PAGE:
– Margaret Thatcher, politician, the ‘Iron Lady’ of British politics.

    Judith Curry: the Ironic Lady of climate polity.

  82. anoilman says:

    izen, Yes, but how do they know it will hurt the whole time while you’re dying? 🙂 It must therefore all be wrong.

  83. John Hartz says:

    anoilman:

    izen, Yes, but how do they know it will hurt the whole time while you’re dying?

    By communicating with the dead.

  84. izen says:

    @-“Yes, but how do they know it will hurt the whole time while you’re dying? :-)”

    There are those that claim that the first few volts might actually be beneficial…

  85. anoilman says:

    izen, Is it volts or current? Never can tell I guess. Must be safe!

  86. John Hartz says:

    Speaking of betting lines…

    Bill Nye Challenges Climate Change Denier With $20,000 Bet by Chris D’Angelo, Huffington Post, Apr 19, 2016

  87. Nathan Tetlaw says:

    Wow , they make claims and then Curry says: ‘This essay provides an important insight in the K/C ratio — the ratio of knowability to consensus.’

    The K/C ratio is just something they made up… Where’s the evidence for it?
    It’s great that something un-proven, becomes proof that the proven is wrong.

  88. Andrew Dodds,

    Would you defend the right of the local crack dealer to stand at the school gates and harangue the kids with slightly glossed-over details of how wonderful the ‘crack lifestyle’ is?

    No, but I would defend the right of a consenting adult to use crack themselves. Preferrably taxed well enough to pay for the rehab.

  89. lorcanbonda says:

    I hesitate to post here as this blog seems to be a place to pan Judith Curry with progressively humorless intellectual put downs rather than try to understand what she has to say. The opening quote works as her introduction, but it completely misrepresents what the Brumberg’s have to say. A better representation is this:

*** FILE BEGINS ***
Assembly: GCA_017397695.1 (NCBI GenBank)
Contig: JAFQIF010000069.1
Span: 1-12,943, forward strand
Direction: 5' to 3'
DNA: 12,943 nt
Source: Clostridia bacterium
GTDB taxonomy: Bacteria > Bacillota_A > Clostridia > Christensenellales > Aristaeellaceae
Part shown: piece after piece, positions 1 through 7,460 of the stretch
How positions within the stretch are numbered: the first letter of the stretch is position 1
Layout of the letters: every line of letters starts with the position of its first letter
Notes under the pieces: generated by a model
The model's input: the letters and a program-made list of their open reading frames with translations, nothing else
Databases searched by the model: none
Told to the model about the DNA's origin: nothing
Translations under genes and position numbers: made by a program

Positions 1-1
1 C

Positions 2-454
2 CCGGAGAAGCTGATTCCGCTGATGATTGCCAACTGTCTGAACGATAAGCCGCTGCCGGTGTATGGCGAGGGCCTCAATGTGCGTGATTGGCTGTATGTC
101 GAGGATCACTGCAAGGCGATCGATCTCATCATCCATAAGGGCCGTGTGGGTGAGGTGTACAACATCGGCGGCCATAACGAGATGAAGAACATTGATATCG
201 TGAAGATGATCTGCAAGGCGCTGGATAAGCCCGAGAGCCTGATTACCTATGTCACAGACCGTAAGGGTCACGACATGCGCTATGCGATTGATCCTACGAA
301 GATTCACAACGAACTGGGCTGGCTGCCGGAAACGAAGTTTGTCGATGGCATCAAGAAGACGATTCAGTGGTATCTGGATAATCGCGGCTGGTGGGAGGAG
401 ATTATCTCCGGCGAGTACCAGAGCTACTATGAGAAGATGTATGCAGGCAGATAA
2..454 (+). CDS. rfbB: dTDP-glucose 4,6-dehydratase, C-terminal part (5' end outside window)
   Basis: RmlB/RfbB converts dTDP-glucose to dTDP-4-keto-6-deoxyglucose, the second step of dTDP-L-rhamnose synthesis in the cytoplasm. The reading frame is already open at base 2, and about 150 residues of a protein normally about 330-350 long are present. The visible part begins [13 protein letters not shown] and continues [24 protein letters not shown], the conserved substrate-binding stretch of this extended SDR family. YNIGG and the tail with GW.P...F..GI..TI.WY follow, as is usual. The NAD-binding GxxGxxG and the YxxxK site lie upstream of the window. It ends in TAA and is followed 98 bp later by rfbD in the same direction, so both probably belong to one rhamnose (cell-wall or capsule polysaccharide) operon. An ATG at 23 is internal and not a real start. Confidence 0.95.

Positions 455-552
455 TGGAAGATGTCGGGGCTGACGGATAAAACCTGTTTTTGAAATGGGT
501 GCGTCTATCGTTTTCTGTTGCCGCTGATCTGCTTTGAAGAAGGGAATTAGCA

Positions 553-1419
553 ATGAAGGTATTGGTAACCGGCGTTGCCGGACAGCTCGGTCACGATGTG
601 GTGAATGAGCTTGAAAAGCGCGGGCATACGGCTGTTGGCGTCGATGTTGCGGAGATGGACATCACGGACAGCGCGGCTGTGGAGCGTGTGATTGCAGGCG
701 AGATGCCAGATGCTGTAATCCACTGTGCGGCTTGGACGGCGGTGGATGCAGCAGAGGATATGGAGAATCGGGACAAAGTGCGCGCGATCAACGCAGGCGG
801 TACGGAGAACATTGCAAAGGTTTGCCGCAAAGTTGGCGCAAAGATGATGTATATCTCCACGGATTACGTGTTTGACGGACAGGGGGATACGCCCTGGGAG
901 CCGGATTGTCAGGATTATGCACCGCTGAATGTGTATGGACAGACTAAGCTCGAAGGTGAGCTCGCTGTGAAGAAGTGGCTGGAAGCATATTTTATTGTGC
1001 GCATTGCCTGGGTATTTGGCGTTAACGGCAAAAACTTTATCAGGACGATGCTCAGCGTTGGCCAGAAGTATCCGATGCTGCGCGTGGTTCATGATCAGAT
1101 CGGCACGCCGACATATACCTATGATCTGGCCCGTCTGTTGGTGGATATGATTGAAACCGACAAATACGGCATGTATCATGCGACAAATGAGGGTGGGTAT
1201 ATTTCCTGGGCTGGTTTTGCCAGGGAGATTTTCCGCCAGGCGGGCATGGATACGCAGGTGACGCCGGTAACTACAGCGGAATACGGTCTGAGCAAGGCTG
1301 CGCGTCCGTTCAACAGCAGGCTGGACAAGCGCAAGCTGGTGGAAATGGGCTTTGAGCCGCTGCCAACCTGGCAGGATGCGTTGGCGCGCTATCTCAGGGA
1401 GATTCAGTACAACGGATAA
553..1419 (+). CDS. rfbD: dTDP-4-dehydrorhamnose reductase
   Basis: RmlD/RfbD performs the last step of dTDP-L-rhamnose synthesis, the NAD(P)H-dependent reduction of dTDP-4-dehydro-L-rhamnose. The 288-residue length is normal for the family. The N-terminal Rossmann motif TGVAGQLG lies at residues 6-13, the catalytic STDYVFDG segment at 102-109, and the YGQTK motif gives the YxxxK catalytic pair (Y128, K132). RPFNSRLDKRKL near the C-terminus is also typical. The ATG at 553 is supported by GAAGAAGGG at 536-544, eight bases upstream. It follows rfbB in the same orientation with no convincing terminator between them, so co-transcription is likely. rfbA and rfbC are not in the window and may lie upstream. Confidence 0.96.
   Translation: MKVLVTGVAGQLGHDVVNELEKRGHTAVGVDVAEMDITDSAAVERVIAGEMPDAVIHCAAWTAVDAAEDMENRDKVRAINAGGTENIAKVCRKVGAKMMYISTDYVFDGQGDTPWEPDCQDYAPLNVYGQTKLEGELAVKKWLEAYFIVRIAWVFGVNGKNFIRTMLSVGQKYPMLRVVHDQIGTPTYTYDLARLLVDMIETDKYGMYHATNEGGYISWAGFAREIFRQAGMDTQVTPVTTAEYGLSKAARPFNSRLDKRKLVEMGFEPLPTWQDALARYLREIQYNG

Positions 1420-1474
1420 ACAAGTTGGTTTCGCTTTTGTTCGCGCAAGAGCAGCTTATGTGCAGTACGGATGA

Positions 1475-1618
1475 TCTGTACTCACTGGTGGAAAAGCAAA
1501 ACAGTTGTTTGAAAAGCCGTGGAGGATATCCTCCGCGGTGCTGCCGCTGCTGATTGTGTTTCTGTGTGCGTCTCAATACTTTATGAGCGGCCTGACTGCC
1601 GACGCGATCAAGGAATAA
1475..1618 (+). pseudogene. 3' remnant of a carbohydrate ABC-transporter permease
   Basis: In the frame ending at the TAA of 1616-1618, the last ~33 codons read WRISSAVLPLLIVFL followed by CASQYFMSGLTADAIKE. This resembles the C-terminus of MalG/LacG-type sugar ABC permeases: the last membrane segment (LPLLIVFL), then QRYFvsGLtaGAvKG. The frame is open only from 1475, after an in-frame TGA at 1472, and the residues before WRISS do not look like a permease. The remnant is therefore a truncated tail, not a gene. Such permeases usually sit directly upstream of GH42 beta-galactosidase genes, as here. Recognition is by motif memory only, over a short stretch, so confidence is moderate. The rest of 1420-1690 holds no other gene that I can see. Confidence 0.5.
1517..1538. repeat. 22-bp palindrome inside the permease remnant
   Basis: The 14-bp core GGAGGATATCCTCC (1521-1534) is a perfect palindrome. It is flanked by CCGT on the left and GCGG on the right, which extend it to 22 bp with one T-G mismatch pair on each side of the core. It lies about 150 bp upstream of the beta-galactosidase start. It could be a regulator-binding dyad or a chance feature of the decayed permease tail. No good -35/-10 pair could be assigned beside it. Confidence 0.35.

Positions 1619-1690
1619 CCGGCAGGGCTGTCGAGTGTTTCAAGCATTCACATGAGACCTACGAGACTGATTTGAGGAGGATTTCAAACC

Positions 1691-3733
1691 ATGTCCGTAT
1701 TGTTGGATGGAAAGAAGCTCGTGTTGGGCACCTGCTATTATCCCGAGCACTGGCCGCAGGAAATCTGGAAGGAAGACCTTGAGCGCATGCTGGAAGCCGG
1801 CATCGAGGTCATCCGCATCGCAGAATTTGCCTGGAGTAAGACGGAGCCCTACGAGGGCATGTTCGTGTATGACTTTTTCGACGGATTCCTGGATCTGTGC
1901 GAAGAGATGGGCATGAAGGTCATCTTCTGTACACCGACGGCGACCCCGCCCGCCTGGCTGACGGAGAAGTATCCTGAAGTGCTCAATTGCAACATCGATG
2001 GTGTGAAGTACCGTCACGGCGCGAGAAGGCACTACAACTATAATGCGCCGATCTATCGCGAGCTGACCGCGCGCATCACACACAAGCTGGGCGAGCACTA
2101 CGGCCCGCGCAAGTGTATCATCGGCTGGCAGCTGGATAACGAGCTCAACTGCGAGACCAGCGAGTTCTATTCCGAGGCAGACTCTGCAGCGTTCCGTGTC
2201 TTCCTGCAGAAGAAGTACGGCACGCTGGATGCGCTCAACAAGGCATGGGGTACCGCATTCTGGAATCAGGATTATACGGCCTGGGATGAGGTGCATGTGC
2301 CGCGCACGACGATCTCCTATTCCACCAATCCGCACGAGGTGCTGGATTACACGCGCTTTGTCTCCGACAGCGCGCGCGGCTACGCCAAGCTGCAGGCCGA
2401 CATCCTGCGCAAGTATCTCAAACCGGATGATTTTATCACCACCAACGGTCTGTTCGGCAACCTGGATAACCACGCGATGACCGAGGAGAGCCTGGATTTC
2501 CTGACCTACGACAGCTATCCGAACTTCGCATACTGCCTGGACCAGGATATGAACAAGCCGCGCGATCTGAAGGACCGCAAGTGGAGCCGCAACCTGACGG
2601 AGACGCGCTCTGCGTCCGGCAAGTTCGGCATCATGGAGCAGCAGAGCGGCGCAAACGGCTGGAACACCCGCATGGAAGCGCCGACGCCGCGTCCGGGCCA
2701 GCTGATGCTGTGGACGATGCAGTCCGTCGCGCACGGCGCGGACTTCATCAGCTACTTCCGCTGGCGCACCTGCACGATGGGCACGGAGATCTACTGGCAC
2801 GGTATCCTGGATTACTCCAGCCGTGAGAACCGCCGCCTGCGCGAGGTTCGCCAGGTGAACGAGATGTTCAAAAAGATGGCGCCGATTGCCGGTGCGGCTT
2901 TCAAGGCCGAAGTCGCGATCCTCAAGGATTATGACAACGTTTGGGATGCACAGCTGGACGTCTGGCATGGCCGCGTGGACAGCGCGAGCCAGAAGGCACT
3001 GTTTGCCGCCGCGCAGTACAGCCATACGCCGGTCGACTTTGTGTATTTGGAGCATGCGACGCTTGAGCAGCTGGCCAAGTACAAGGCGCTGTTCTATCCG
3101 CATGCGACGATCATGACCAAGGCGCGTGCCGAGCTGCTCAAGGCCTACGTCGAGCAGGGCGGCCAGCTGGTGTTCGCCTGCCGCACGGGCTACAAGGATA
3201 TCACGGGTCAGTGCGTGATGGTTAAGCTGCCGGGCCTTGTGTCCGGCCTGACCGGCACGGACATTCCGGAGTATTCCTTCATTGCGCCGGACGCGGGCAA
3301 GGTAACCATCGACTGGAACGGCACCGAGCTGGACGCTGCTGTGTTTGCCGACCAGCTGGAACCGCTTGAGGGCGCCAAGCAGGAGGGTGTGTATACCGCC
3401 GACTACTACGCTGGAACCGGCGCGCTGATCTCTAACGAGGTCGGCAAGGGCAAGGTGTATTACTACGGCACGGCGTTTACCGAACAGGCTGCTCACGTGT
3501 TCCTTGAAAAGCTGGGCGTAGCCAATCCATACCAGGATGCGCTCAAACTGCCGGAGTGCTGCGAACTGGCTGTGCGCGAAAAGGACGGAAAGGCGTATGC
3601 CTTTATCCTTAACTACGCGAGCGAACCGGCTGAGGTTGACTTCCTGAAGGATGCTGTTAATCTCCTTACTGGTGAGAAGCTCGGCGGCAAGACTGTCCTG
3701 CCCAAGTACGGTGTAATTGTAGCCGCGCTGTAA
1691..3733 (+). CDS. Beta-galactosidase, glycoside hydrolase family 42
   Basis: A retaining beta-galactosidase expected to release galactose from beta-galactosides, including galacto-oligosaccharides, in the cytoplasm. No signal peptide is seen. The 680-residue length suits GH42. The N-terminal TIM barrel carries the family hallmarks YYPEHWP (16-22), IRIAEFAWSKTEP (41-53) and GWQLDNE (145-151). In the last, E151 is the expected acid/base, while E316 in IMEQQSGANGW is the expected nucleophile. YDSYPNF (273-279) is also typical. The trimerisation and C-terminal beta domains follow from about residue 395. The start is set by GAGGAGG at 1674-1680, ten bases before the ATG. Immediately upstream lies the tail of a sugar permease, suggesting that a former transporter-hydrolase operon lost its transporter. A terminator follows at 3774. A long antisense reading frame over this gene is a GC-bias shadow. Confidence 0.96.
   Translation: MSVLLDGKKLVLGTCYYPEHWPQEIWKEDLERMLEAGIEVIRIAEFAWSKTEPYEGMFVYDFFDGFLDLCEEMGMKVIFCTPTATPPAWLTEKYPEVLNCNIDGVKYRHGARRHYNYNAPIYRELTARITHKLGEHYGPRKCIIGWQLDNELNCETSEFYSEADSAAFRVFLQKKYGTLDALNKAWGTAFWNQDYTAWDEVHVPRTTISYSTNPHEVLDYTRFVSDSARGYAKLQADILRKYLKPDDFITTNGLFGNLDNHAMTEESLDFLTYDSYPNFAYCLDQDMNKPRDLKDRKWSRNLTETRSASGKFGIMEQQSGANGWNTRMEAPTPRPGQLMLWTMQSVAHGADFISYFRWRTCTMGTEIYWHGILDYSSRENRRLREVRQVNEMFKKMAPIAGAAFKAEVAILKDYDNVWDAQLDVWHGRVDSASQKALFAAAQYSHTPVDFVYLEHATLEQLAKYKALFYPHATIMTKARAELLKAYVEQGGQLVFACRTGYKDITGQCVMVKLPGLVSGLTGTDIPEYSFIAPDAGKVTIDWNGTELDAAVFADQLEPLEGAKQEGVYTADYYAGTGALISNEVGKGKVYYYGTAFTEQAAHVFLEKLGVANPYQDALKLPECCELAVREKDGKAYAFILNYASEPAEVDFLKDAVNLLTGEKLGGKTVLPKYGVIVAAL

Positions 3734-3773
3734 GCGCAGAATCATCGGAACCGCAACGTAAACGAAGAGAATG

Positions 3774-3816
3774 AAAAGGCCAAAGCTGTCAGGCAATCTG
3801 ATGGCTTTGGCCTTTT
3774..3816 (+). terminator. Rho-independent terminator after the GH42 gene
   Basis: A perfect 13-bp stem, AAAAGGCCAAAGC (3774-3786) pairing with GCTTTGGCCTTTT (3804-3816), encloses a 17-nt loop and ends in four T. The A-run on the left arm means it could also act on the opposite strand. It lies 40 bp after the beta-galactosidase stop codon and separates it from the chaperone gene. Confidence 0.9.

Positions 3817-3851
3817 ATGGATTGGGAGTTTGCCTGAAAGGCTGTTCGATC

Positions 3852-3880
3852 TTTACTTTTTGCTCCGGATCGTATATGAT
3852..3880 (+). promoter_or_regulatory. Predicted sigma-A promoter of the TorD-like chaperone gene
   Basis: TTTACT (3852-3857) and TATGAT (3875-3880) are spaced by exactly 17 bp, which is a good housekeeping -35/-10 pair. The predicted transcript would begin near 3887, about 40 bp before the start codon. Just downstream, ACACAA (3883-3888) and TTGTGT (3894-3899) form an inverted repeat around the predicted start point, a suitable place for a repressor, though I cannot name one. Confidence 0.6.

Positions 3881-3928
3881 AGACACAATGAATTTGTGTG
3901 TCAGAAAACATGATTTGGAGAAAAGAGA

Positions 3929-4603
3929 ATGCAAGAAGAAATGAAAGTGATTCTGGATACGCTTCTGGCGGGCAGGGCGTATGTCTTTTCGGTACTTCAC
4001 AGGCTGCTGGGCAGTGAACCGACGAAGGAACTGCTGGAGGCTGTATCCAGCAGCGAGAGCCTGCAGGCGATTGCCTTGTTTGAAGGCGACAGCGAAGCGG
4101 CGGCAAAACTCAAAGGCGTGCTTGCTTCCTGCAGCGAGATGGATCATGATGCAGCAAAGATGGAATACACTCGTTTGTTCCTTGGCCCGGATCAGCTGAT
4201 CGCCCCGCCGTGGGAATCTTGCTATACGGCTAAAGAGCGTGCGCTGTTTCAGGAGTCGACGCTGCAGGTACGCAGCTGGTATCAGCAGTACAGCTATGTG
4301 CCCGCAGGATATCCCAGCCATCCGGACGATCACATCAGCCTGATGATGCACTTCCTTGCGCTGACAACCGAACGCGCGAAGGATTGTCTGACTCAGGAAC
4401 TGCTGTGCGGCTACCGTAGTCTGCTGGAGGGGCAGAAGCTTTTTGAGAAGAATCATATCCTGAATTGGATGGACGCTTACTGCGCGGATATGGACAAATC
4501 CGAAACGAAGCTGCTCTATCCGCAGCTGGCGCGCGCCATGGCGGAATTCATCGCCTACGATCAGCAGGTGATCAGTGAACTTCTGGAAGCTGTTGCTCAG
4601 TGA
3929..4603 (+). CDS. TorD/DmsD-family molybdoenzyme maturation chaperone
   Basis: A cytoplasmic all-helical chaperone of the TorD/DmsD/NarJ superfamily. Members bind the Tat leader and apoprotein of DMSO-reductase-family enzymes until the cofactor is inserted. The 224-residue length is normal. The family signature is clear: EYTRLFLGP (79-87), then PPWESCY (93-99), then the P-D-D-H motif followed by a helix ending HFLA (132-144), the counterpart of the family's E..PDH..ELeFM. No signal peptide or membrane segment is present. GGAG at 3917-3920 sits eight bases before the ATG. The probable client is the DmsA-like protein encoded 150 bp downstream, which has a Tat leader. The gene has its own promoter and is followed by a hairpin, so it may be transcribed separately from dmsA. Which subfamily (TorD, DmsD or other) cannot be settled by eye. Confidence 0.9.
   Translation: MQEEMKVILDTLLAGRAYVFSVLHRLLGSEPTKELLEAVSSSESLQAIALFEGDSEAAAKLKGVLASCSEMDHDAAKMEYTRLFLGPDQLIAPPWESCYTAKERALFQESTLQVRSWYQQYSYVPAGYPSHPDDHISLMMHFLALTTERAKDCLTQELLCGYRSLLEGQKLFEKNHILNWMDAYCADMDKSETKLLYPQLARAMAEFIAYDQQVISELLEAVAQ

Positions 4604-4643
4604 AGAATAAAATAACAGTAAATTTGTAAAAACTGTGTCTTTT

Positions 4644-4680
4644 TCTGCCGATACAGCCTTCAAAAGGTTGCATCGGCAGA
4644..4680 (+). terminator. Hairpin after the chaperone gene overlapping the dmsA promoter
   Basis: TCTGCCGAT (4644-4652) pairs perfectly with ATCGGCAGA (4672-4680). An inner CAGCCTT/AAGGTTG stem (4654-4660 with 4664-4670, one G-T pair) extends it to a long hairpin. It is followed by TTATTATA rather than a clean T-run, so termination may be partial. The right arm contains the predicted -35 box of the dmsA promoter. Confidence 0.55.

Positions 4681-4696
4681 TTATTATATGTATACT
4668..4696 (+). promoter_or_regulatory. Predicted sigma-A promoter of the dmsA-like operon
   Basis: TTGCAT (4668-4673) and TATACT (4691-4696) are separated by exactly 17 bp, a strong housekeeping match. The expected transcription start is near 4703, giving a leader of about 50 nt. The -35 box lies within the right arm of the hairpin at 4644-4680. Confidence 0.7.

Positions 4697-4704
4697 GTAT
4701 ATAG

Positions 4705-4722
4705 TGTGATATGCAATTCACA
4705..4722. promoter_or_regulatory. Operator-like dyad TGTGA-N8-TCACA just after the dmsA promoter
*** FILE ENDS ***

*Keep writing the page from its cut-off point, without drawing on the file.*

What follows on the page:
“…as a question becomes more complex and less testable, we would expect an increasing level of disagreement and a lessening of the consensus. On such topics, independent minds can—and should—differ.”

    For instance, the Brumberg’s article says, “There is little disagreement, for example, about the sum of one plus one or the average distance of the earth from the sun.” That’s because these are easily testable and verifiable using modern technology. It’s the same with many scientific disciplines, such as basic chemistry. Nothing in their article implies that there should not be broad consensus on these scientific ‘theories’.

    It’s an opportunity for self-reflection on the state of climate science where the science seems more interested in strengthening the consensus rather than advance the science. However, in a blog that seems enjoys mocking another scientist rather than understand her perspective, I don’t see a lot of room for self-reflection.

  90. Willard says:

    lorcanbonda,

    The beauty of Judy’s copy-pastes is that, according to her, they don’t count as something she “has to say.” She’s not saying anything, really. It’s more subtle than that.

    Appealing to Brumberg’s idea falters as soon as you try to track down the “topics” which are supposed to be “complex” and “less testable”: the consensus on AGW and, by extension, AGW itself. That there’s a consensus on AGW is undisputed, if we believe what Richie already admitted:

    The consensus is of course in the high nineties. No one ever said it was not.

    That there’s a consensus on that consensus should be consensual too, pace Richie. Considering Richie’s persistence in admitting what the minimum justified disingenuousness warrants, I think it’s safe to dismiss Judy’s transposition of the Brumberg’s idea to the ClimateBall episode du jour.